SWING gremlins can hit any of us, at any given time. And as much as they are a direct result of a fundamental skill error, they can quickly become a mental problem during a round of golf if you don’t know how to address the issue quickly.

I’ve highlighted the eight most common problems amateurs face during a round and provided a quick fix for each one. So next time the gremlins attack your game, you’ll know how to fix it and save your scorecard.


The main cause of a slice is the incorrect alignment of the feet, knees, hips and shoulders. Commonly the feet aim to the right, and the hips and shoulders aim to the left. The easiest way to fix this is to do the opposite – feet aim to the left and hips and shoulders to the right.


This shot usually results from the arms and hands outracing the body on the downswing. This is caused by the club being the first thing moving in your downswing, rather than your left side starting back to the target. The best way to stop this and create the correct sequence of movement in the downswing is to have a proper, full practice swing (through to a full finish, swinging at your normal swing speed, not faster or slower).

3. DUFFING IT (hitting it fat)

Depending on the type of lie you have, this common gremlin is mainly due to incorrect weight distribution. Try putting a little more of your weight into your left side. Most players shift too much weight no matter what the lie is like and also try to hit the ball too hard.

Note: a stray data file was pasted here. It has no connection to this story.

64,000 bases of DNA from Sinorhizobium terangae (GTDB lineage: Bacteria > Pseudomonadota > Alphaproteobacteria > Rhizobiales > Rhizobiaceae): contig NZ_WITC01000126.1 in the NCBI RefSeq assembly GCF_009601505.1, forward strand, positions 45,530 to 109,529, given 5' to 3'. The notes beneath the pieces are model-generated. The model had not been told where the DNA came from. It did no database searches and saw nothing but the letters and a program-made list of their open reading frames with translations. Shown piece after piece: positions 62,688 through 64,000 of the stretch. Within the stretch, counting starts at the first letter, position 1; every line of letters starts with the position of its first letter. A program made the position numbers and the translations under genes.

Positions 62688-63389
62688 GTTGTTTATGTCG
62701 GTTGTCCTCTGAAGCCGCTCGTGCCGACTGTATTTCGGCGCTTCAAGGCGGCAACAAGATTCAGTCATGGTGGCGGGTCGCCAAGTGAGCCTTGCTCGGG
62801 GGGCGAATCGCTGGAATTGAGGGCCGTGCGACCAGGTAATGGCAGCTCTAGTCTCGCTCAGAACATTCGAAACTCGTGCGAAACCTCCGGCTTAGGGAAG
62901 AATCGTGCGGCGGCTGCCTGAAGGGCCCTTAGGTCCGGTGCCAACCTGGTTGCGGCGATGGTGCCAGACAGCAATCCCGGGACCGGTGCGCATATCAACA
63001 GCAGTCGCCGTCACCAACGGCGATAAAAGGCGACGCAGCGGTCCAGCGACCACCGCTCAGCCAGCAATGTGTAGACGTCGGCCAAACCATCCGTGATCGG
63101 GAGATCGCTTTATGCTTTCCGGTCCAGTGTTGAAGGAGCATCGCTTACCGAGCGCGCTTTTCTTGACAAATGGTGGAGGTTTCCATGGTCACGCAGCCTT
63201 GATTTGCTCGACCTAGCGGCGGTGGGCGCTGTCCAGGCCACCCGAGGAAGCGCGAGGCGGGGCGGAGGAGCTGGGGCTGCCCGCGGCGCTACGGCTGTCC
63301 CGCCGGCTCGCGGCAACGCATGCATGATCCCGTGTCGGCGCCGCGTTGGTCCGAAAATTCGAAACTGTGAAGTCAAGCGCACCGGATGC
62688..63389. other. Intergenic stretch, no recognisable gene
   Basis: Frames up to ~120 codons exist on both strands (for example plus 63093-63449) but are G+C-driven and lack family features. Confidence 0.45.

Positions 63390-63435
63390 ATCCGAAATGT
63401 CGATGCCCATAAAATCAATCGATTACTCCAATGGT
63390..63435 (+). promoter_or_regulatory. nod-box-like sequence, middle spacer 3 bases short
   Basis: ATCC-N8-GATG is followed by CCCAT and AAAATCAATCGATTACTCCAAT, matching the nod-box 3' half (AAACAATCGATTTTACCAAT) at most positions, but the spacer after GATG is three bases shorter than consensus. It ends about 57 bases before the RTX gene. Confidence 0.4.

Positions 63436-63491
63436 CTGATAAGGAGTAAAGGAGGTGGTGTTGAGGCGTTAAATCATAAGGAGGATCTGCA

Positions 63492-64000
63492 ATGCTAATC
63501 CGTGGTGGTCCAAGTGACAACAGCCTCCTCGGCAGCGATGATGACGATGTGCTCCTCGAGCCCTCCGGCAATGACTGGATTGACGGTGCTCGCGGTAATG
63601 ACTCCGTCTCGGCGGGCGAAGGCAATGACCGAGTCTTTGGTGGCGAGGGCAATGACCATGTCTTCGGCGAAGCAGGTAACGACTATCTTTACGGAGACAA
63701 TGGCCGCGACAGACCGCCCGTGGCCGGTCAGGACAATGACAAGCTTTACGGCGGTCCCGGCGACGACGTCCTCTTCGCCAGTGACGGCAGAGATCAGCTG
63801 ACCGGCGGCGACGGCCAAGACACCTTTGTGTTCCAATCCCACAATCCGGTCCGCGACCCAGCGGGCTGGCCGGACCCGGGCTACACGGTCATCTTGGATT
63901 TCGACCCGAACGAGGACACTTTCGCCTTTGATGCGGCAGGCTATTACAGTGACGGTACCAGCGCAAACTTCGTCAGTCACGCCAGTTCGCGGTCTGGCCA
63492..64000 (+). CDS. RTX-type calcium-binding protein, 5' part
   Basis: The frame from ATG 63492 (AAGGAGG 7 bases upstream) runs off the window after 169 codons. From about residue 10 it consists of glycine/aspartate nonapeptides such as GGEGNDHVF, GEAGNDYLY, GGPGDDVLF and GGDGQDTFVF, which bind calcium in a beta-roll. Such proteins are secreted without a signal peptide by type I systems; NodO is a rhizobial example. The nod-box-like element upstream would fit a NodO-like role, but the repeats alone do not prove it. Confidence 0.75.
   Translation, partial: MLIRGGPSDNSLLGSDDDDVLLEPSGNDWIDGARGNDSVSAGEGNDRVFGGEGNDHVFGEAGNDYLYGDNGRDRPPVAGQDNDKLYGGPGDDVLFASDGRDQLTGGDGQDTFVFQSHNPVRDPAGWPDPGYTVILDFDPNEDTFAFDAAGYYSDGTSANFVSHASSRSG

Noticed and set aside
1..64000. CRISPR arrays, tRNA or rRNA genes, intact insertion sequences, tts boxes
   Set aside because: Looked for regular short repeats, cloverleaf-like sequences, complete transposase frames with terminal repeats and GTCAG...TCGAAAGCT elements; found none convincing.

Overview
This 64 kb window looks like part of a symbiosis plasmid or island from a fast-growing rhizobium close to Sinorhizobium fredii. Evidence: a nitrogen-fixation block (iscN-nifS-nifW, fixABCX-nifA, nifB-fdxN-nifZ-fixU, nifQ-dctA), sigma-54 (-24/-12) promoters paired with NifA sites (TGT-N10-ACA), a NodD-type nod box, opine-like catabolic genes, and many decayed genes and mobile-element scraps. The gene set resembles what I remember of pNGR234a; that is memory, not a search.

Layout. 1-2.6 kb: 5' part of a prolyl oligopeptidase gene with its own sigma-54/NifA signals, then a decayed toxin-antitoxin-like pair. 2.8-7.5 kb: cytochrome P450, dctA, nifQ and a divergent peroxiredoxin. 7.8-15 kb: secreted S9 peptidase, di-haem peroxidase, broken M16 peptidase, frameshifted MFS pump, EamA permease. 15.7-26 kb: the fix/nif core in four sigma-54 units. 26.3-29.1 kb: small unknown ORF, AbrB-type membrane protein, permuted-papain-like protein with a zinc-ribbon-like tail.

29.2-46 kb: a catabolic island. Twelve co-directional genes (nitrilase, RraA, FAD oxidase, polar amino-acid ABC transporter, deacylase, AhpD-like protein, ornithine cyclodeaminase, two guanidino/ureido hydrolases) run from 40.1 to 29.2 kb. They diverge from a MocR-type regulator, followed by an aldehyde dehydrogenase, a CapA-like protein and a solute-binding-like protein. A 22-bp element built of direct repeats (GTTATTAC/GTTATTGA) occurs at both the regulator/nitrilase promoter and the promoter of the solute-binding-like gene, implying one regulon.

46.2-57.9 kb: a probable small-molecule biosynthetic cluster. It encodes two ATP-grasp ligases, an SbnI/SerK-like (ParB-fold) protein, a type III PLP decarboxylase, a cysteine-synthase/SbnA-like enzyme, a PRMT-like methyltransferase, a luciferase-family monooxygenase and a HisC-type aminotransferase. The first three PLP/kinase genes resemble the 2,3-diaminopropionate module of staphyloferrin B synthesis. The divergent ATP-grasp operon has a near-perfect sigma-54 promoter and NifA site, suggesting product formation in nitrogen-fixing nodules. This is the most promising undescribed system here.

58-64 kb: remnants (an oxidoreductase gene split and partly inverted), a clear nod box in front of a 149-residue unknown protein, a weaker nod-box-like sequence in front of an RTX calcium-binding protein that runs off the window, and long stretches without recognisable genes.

4. BLADING IT (hitting it thin)

Hitting it thin happens most often with pitch shots. This is a result of only using your arms in the shot, rather than a combination of the arms and chest during the swing. To get this combination, connect yours arms and chest at address. You will often see players holding a towel, glove or headcover under their arms at address during a practice session to get this feeling of ‘connection’. Give it a go.


The topped shot is usually caused by pulling with your hands at the top of your swing. This action straightens your spine from your original posture position. Change two things – lighten up on your left grip a little and flex you knees slightly. This will help you maintain your posture and allow you to make solid contact.


Skying your driver can happen a result of two things. You are teeing the ball up too high OR having your weight too much on your left side at address. When teeing up your ball only half of the ball should be above the face of the driver when you address the ball. Find a tee that sets it at the right height for you. If you are putting too much of your weight into your left side, shift some into your right side at address. This will stop the steep angle of attack you have been creating by having too much weight on your left side.


Most commonly occurs with a wedge. This is usually a result of the path of the club starting too much ‘inside’ on the takeaway. Change this by setting your weight about 10 per cent more on your left side at address. You should feel as though the club is going back on a more upright path or that you have folded your right arm to set the club on the takeaway. This will allow the club to swing on a steeper backswing and allow the club head to close at impact instead of being open, which is the main cause of the resulting shank.


The yips can be a result of many things, but there are a couple of things you can try that may help. Work on having the same length backswing and follow through in your putting stroke. This will improve your distance control and take pressure of your second putt, if you need one! The second thing to try is to change your grip. Changing from the standard grip to a claw grip may be what you need to change your motor pattern and give you a different feel all together.

Jason Laws is the NSW PGA Teaching Professional of the Year. For help on any of the above problems, email him at [email protected] or call (02) 4928 1664 to book a lesson.